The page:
• Alison Lundergan Grimes launched her toughest attack ad of the race today, a 30-second spot that says Sen. Mitch McConnell became a multi-millionaire in public office but voted repeatedly against raising the minimum wage and extending unemployment benefits, and for tax breaks that support sending jobs overseas, "and when asked about it, just laughs." The punch line refers to the end of a session McConnell had in January with conservative radio talker Lars Larson, who did not favor McConnell's proposal to extend unemployment benefits in return for a year's delay in the individual health insurance mandate. They sparred about the topic for most of the eight-minute interview, and McConnell said Larson had some good points. As Larson bid goodbye, he chuckled and said he hoped McConnell would vote no (against his own plan). That brought a laugh from McConnell; during it, Larson added, "at least for the long-term unemployed," and McConnell replied, "Yeah," in a tone that could be interpreted as sarcastic. The Grimes campaign raised the issue in January, and the Lexington Herald-Leader did a story with the audio from the show.
    • Grimes slipped a bit in the latest poll, and the race slipped again in the monthly rankings of Senate races by "The Fix" column in The Washington Post, down to No. 9 from No. 7, with No. 1 being the race most likely to decide control of the Senate: "The Democrats' best shot at a pickup might be in the Bluegrass State, where polling continues to show one of the tightest races in the country," but various models make McConnell a strong favorite – "in large part because the state is so red. FiveThirtyEight says McConnell has an 80 percent shot to win, and the Post pegs his chances even better than that." UPDATE, Aug. 16: "The Upshot" of The New York Times gives Grimes only a 12 percent chance of winning.
    • On Thursday, McConnell answered questions from a panel of evangelical pastors, where he discussed "abortion, gay marriage and the persecution of Christians in Iraq . . . a rare discussion of social and religious issues for the Republican," report Adam Beam and Bruce Schreiner of The Associated Press. Grimes was absent. "Organizers invited her to the forum in Bowling Green — and two subsequent forums in Louisville and Somerset later this month — but the Grimes campaign has not said whether she would attend," the reporters write, noting that the candidates rarely discuss their faith.
    • Schreiner also writes that Grimes said "McConnell has some explaining for his wife's role as a board member of an organization that has spent $50 million to close coal-fired power plants." Grimes has yet to say if she thinks former labor secretary Elaine Chao "should resign from the board of Bloomberg Philanthropies, a charity founded by former New York City mayor and media mogul Michael Bloomberg," Schreiner writes. Meanwhile, Democratic Gov. Steve Beshear chimed in at the same state-fair event that Grimes attended and said, "Arguing that you're the champion of coal and then being together with groups ... that are anti-coal doesn't seem very consistent to me." McConnell said his wife will not resign from the board.

    Thursday, August 14, 2014

    Roundup: Grimes gets some heat at state fair; McConnell makes 5 stops in western coalfield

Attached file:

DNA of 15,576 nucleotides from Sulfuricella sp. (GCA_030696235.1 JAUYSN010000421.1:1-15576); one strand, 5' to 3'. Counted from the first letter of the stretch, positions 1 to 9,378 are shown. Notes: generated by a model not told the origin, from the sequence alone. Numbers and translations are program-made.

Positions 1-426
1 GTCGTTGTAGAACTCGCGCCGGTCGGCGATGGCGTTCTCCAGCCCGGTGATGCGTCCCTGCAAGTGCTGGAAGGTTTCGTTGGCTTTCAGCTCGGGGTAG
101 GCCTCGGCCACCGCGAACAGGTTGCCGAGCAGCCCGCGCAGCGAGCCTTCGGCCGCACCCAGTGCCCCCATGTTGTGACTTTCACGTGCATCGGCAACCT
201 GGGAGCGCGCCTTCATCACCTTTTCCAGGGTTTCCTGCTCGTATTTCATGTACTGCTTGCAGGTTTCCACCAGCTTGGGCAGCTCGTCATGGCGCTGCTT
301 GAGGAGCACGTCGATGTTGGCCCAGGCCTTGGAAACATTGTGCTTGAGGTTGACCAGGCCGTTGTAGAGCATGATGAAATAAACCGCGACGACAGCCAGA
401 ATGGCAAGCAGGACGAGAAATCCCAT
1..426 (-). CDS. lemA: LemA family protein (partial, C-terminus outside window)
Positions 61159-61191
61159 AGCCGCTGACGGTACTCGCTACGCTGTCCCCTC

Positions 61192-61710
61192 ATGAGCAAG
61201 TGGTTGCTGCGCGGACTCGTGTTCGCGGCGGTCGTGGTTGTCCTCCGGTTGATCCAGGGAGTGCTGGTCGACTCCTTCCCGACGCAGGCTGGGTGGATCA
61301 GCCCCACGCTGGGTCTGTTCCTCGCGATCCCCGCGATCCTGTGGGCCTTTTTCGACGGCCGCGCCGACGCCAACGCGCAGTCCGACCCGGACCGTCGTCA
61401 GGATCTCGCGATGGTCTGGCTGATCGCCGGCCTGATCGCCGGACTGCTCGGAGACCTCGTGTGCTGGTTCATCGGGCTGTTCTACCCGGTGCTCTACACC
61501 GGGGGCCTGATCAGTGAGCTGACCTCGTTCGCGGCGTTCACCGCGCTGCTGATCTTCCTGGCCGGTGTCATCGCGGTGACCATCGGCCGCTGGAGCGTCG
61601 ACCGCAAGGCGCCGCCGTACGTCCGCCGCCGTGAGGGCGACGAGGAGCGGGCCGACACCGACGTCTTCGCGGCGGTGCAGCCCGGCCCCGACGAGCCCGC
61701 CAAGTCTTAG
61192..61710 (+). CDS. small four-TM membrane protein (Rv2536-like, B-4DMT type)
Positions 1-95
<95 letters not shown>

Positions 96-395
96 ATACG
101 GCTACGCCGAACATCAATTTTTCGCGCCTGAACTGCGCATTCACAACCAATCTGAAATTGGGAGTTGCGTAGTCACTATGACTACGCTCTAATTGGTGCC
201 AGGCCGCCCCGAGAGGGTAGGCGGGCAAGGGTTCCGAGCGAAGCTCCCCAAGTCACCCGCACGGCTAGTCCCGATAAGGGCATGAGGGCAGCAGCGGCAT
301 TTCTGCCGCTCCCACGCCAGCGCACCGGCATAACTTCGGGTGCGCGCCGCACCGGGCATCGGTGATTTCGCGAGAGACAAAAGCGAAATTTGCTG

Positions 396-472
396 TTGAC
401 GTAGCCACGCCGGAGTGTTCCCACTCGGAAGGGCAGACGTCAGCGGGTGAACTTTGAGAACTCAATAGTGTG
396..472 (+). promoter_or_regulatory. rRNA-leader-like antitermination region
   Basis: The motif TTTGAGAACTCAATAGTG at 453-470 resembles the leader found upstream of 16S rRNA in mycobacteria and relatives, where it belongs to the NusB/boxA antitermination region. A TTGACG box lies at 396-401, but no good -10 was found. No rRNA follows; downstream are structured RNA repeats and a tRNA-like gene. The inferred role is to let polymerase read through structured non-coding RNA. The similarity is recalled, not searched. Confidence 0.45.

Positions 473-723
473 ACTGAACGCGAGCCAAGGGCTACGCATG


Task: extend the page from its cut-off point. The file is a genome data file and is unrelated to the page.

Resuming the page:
At the breakfast starting the Kentucky State Fair, politicians serve food and make news:
    • Alison Lundergan Grimes is taking some heat on social media today as she attends the state fair. WHAS-TV reporter Brooke Hasch quoted her as saying she was there "with the people," while Sen. Mitch McConnell was in Washington. Actually, Congress is in recess and McConnell is in Bowling Green today, as Hasch later noted
    • At the Commodity Breakfast kicking off the fair, Grimes was "the face everyone was looking for," but wouldn't do live interviews, reports WDRB-TV, which tweeted that it was going to get one and asked after it learned otherwise, "Grimes walks away from with interview Rachel Collier seconds before going live. Why?" She did record an interview with the station, discussing McConnell's votes against the most recent version of the Violence Against Women Act, saying "I guess he was before it before he was against it," and defending her support for raising the minimum wage.
    • Following the theme of his latest commercial, McConnell made five stops in the West Kentucky Coalfield yesterday, three with Sen. Rand Paul, including "a Greenville trucking business that hauls coal to power plants," Joy Campbell reports for the Owensboro Messenger-Inquirer. "It was a near perfect backdrop for McConnell to try to convince jobs-hungry Muhlenberg countians that he needs a sixth term to help defend the coal industry against the Obama administration. McConnell has only carried the strongly Democratic county once, "But this is a different kind of year, and the people here care about the Obama administration's 'war on coal,' he said." Campbell notes that Grimes "touts her endorsement by the United Mine Workers of America and says she supports not just the coal industry, but specifically coal miners, their jobs and their safety."

    Wednesday, August 13, 2014

    Politifact labels 'mostly false' McConnell's TV ad replying to Grimes' 'half true' spot on women's issues

    Politifact, the Pulitzer Prize-winning service of the Tampa Bay Times, determined that Sen. Mitch McConnell's latest television commercial is "mostly false." The ad features his wife, former labor secretary Elaine Chao, responding to Democratic challenger Alison Lundergan Grimes' ad asking why he voted twice against the Violence Against Women Act and "equal pay for women."

    In his response ad, a narrator says McConnell "voted for even stronger protections" than in the version he voted against in 2012 and 2013. Democrats included three new components -- "protection for LGBT people, immigrants and American Indian women who are abused on the tribal land by non-natives," Politifact notes.